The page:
This was called the Vietnamization. Nixon tried to appeal to the Americans that were not taking part in the protest to support the war. This was the year that the Battle of Dong Ap Bia (aka Hamburger Hill) began. In August an attempt of secret negotiations failed, due the representative’s lack of agreement. On the 15th of October, hundreds took part in the anti war protest. Darin must’ve been inspired by the spirit and determination of these protestors, which led to the lyrics of his song. He believed that war was a prison, and that peace was freedom, hence the name ‘Simple song of Freedom’.

The message of the song was simply to end the war for the sake of the people. He takes it on himself to speak on behalf of the people of American when he sings, We, the people here, don’t want a war. After the absurd lie that war wasn’t really that bad and that fighting was the best option for his country, Darin spoke out to the people, informing them that it was indeed a lie and that war brought nothing but misery. Everything he sings about are pleas to end an unnecessary war so that no more people will die. He believes that the majority of the people agree with him. Seven hundred million are ya list’nin’?

Brother Solzhenitsyn, are you busy? Hey, there, mister black man, can you hear me? He believes that the ones that are in charge of everything, including war (eg. Presidents) should just keep the fighting to themselves and leave everyone else out of it. So, let’s all build them shelves Where they can fight among themselves Loyal soldiers may disagree with this song, also the patriotic members of the society. Their beliefs are that American needed war to advance in the world and that because the leaders are doing what is best for the people; the people need to go to war if the leader wishes them to.

Another group of antagonists would be the authority figures at the time. They would believe that the best option for the country is to stick together in this time of trouble, not divide between two opinions. Also, Darin seems to mock them a little, saying ‘leave them to do what they want and we’ll do our own thing’, because he is pointing out that their opinions and disagreements don’t have to affect the whole country. You can even say that he is mocking their leadership skills. For the soldiers, it’s all for one, and one for all. What the leader decides is what the country does.

For them, this song undermines the idea of a whole nation acting as one. The authority figures would be of the opinion that peace is not exactly seen as freedom, because there will always be another war. They know that war is something that is not to be taken lightly, and the idea that they enjoy bringing their country to war is one that they would obviously object. Only a Pawn in their game Bob Dylan A bullet from the back of a bush took Medgar Evers’ blood. A finger fired the trigger to his name. A handle hit out in the dark A hand set the spark Two eyes took the aim Behind a man’s brain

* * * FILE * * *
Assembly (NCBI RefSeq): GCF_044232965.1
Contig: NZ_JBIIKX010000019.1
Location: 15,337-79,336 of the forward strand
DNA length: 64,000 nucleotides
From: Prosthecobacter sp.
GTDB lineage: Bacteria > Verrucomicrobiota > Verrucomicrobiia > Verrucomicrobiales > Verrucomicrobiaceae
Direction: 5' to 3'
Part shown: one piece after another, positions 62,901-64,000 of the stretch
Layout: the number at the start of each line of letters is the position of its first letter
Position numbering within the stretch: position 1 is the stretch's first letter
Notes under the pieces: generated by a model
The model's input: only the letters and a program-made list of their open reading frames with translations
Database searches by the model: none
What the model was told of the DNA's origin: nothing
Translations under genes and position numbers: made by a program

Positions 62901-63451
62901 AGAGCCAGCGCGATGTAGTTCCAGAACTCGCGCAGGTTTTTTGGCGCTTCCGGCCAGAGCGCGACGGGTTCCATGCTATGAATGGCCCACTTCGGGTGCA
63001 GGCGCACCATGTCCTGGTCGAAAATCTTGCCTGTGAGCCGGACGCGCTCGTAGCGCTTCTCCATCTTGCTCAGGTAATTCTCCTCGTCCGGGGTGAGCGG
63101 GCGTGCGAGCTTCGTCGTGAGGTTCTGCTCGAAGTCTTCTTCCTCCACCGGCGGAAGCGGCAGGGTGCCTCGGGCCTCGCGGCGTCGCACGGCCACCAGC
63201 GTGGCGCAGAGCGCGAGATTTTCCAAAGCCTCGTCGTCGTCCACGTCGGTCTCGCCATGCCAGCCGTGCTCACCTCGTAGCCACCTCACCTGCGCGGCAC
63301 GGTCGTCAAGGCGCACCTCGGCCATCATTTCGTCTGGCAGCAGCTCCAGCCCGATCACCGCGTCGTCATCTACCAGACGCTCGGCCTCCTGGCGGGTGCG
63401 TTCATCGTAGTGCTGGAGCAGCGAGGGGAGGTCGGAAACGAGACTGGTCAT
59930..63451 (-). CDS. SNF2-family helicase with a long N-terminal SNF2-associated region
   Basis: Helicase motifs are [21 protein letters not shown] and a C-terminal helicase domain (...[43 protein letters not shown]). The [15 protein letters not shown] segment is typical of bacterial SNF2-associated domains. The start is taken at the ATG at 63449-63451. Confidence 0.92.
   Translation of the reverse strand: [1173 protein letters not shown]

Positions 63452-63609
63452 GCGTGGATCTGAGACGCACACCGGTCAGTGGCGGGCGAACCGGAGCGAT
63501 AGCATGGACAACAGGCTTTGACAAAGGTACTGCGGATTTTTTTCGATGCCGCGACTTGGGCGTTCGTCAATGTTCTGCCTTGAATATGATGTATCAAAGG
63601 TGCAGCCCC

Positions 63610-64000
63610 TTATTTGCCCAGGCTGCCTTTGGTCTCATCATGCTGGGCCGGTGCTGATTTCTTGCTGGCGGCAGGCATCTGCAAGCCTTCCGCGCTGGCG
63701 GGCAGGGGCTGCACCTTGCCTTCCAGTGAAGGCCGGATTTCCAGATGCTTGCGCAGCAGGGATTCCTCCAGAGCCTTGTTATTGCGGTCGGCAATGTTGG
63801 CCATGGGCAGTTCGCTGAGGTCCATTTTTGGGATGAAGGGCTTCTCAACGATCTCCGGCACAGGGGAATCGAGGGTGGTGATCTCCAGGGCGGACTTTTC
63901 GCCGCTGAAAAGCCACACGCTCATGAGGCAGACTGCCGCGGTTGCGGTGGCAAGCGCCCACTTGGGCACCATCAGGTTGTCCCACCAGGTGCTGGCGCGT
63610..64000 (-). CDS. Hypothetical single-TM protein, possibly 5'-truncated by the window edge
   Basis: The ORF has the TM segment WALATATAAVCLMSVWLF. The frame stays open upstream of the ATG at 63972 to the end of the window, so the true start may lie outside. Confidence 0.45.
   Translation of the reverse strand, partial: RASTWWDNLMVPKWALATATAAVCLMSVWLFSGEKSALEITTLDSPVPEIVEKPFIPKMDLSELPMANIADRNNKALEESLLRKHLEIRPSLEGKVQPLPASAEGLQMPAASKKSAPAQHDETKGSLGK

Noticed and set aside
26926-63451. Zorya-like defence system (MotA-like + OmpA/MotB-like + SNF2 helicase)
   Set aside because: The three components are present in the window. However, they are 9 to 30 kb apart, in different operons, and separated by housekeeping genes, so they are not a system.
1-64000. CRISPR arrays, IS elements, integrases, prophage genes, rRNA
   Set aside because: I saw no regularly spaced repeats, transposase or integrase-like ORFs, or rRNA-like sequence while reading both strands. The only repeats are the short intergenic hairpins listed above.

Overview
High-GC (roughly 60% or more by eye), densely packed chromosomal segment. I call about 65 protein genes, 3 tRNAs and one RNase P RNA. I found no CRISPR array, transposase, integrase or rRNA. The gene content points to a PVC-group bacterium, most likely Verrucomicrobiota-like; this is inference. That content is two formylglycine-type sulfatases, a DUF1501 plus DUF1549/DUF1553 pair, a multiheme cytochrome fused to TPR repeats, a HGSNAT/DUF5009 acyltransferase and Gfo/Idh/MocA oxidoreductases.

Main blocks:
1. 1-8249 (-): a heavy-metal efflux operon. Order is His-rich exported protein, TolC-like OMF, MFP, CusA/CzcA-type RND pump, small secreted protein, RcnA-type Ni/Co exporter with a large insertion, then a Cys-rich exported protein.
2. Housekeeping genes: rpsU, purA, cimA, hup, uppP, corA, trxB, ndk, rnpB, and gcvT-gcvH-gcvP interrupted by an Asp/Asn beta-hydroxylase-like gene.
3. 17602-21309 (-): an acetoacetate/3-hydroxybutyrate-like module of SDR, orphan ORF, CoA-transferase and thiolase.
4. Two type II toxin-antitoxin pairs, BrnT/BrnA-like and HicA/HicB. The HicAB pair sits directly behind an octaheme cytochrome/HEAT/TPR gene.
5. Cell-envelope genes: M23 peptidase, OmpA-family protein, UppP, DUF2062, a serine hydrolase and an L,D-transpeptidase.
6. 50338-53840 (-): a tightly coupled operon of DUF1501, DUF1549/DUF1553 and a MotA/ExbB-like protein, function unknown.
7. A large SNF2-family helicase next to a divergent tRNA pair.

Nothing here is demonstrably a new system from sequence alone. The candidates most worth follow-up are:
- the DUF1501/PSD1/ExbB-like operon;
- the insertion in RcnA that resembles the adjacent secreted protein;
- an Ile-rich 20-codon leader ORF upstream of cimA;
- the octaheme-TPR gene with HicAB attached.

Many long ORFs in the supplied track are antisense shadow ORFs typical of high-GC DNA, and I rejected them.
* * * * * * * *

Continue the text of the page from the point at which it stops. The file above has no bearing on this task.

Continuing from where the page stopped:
But he can’t be blamed He’s only a pawn in their game. A South politician preaches to the poor white man, ‘You got more than the blacks, don’t complain. You’re better than them, you been born with white skin,’ they explain. And the Negro’s name Is used it is plain For the politician’s gain As he rises to fame And the poor white remains On the caboose of the train But it ain’t him to blame He’s only a pawn in their game. The deputy sheriffs, the soldiers, the governors get paid, And the marshals and cops get the same, But the poor white man’s used in the hands of them all like a tool.

He’s taught in his school From the start by the rule That the laws are with him To protect his white skin To keep up his hate So he never thinks straight ‘Bout the shape that he’s in But it ain’t him to blame He’s only a pawn in their game. From the poverty shacks, he looks from the cracks to the tracks, And the hoof beats pound in his brain. And he’s taught how to walk in a pack Shoot in the back With his fist in a clinch To hang and to lynch To hide ‘neath the hood To kill with no pain Like a dog on a chain He ain’t got no name But it ain’t him to blame He’s only a pawn in their game.

Today, Medgar Evers was buried from the bullet he caught. They lowered him down as a king. But when the shadowy sun set on the one That fired the gun He’ll see by his grave On the stone that remains Carved next to his name His epitaph plain: Only a pawn in their game. Bob Dylan Bob Dylan, otherwise known as Robert Allen Zimmerman (birthname) or Shabtai Zisel ben Avraham (Hebrew name), was born on the 24th of May 1941, and still lives to this day. The American songwriter was famed for his works in the 1960’s, his anthems for civil rights and anti war protests changed the face of music.